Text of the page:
The MA program in the Department of Art History and Archaeology has two primary goals: to provide graduate students with a strong background in the history of art, from antiquity to the present; and to introduce them to the methods and theories of material and visual analysis, as well as the practices of critical writing and reading. Students who pursue the thesis option have the opportunity to specialize at that stage.
The successful completion of the MA requires at least thirty hours of coursework that must include:
- 8110: Introduction to Graduate Study
- Three distribution requirements that cover three chronological periods: Ancient, Medieval-Baroque, and Modern.
- Distribution requirements can be taken at either the 7000 or 8000 levels. To determine what courses fulfill the distribution requirements, consult the Course Distribution Areas link in the left column
- The Ancient requirement is fulfilled only by courses in Greek and Roman art and archaeology.
- Students focusing on art history with little background in antiquity, or students concentrating on archaeology with little background in art history, can enroll in a 3000-level course as a readings course (7960) to fulfill distribution requirements in appropriate periods. This requires approval of the course instructor as well as the Director of Graduate Studies.
Keep in mind the following departmental and Office of Graduate Studies requirements:
- At least 15 of the 30 credit hours must be taken at the 8000-level. (Graduate students will take 8000-level seminars whenever possible.)
- No more than 40% (12 of 30) can be Problems, Special Readings, or Research Hours (7960/8070/8080/8090)
- Courses for an interdisciplinary minor may not be counted toward the 30 hours required for the MA
The purpose of the language requirement is to enable students to participate in graduate seminars and pursue individual research. Consequently, students should fulfill the language requirements as quickly as possible.
All students must demonstrate reading knowledge of one foreign language, usually German or a Romance language. In addition to the modern language, students in Classical Archaeology also must have reading knowledge of either ancient Greek or Latin.
Language requirements may be satisfied by achieving a grade of B or better in a course approved by the Director of Graduate Studies. Departmental language exams normally are offered in the fall semester of each year.
To complete the degree, students must complete a scholarly essay under the guidance of a faculty advisor. It will most likely be a revision of a research paper from a graduate course taken in the Department of Art History and Archaeology.
Master’s Essay Oral Examination
In consultation with the faculty advisor, students will select an additional member of the department faculty and a third member from outside the department to read the essay. Students will discuss their essays in a meeting chaired by their advisor.
Graduate students who intend to pursue doctoral work should complete the thesis option. This decision is made during the student’s second or third semester in residence in consultation with the Director of Graduate Studies and three faculty members in the student’s area of interest.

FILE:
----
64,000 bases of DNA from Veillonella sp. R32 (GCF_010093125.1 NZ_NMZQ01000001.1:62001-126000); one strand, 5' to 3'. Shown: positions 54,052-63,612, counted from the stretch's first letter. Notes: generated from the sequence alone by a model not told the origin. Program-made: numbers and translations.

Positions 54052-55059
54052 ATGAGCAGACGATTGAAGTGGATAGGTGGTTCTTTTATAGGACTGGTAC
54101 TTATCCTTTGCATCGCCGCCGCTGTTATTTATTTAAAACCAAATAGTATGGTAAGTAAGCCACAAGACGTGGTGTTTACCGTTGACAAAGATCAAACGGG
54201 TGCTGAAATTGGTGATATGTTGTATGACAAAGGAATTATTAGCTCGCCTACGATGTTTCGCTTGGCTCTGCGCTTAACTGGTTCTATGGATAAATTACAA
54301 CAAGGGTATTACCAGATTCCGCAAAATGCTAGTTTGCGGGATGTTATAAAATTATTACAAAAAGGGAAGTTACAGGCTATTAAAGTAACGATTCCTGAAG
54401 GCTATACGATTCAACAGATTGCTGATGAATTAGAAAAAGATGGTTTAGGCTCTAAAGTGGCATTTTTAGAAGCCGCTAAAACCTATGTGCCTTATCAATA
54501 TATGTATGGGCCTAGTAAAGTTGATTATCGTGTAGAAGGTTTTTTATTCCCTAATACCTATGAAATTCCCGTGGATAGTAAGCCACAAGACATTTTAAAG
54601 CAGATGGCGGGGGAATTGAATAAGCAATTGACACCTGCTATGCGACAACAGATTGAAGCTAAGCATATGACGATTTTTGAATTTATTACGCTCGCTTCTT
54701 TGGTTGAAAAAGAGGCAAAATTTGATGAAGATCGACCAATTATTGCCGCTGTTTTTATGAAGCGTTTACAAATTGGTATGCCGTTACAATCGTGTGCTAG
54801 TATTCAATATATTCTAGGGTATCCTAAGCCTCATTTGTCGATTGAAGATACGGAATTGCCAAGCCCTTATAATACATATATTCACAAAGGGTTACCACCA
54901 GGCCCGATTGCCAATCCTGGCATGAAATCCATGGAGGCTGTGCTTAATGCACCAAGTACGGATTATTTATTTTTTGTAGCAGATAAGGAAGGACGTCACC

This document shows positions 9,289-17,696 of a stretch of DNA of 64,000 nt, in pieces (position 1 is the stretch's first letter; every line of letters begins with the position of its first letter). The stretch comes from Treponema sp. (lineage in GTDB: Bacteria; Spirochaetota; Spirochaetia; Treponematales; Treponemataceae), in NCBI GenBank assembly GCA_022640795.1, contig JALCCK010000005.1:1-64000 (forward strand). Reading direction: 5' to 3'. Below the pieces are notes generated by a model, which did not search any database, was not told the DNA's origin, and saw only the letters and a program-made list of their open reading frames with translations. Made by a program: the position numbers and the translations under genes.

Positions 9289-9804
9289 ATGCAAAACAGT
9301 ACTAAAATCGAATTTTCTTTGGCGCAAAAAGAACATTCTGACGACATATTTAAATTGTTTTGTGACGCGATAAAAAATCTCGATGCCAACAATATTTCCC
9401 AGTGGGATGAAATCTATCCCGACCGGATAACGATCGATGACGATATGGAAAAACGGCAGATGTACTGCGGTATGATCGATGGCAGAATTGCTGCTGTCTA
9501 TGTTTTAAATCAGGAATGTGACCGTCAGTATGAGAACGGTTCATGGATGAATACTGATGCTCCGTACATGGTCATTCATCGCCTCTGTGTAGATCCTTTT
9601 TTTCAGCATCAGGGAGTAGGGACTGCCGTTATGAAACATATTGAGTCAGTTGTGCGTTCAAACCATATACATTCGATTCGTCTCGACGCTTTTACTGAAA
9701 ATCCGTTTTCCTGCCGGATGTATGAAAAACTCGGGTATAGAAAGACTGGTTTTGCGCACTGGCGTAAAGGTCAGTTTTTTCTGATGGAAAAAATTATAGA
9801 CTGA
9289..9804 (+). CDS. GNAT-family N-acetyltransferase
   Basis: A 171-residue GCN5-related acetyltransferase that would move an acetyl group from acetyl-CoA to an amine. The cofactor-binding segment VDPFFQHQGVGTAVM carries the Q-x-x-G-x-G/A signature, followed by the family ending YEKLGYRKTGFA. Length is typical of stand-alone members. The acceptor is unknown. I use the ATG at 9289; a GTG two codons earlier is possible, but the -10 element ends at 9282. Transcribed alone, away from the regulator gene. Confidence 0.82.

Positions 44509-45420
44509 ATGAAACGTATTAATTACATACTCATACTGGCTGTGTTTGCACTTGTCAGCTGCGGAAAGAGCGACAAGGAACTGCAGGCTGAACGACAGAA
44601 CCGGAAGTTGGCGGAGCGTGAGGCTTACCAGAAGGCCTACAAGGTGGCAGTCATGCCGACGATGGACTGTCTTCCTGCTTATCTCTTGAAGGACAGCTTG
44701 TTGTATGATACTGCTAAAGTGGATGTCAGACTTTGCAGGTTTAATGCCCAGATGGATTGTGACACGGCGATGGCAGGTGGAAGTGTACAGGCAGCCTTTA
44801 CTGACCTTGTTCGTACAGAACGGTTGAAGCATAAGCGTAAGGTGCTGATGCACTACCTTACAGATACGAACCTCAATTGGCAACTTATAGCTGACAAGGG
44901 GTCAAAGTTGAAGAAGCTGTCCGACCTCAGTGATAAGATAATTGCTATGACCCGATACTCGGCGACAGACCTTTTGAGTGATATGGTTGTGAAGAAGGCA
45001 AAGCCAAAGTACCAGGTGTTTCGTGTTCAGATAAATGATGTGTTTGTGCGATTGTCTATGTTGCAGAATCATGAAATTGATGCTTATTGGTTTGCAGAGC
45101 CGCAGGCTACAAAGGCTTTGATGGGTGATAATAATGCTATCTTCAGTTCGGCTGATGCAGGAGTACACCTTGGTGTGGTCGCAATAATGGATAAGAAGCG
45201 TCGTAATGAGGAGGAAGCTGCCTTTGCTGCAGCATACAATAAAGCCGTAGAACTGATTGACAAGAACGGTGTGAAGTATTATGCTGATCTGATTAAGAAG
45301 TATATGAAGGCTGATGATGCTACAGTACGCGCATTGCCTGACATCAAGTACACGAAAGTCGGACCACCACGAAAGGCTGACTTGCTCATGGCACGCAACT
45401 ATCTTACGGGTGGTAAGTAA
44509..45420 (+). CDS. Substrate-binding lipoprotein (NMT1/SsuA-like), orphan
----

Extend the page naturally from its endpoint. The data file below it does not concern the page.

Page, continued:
At least 30 hours of coursework as outlined above.
- 8080: Master’s Readings and 8090: Master’s Research.
- No more than six hours can be directed toward the thesis (8080 and 8090)
All students who pursue the thesis option must have reading knowledge of two modern languages: German and a Romance language.
The department expects that the modern language requirement will be met by the end of the third semester for use in advanced coursework as well as thesis research and writing.
Master’s Thesis Committee
The master’s thesis committee consists of at least three people: the student’s thesis advisor, a second member from within the department, and a third member from outside the department. The student should invite the latter two after consultation with his or her thesis advisor.
The committee must approve the thesis topic in the semester before the student plans to defend the thesis; often, this is accomplished during an interview for candidacy.
The master’s thesis enables graduate students to engage in independent and thorough research in a specific area of study. While the thesis need not be an original contribution, neither can it be an uncritical compilation of published facts. A successful thesis will demonstrate the student’s ability to use bibliography in the field; effectively utilize research tools and techniques; synthesize a variety of types of sources; and sustain an argument.
Master’s Thesis Defense
The defense of the master’s thesis is an oral examination, chaired by the student’s advisor, which focuses specifically on the MA thesis. The student should submit a complete draft of the thesis to the advisor at least two months before the intended defense date and a final draft, approved by the advisor, to the entire committee 30 days before the defense. Any changes recommended by the committee during the defense must be made before the finished thesis can be submitted to the Office of Graduate Studies.
- The thesis defense can be held only in the fall and spring semesters before the final week of classes.
- Each student is responsible for ensuring that he or she meets the deadlines and guidelines established by the Office of Graduate Studies for thesis submission and graduation.
see also Master's Requirements (University)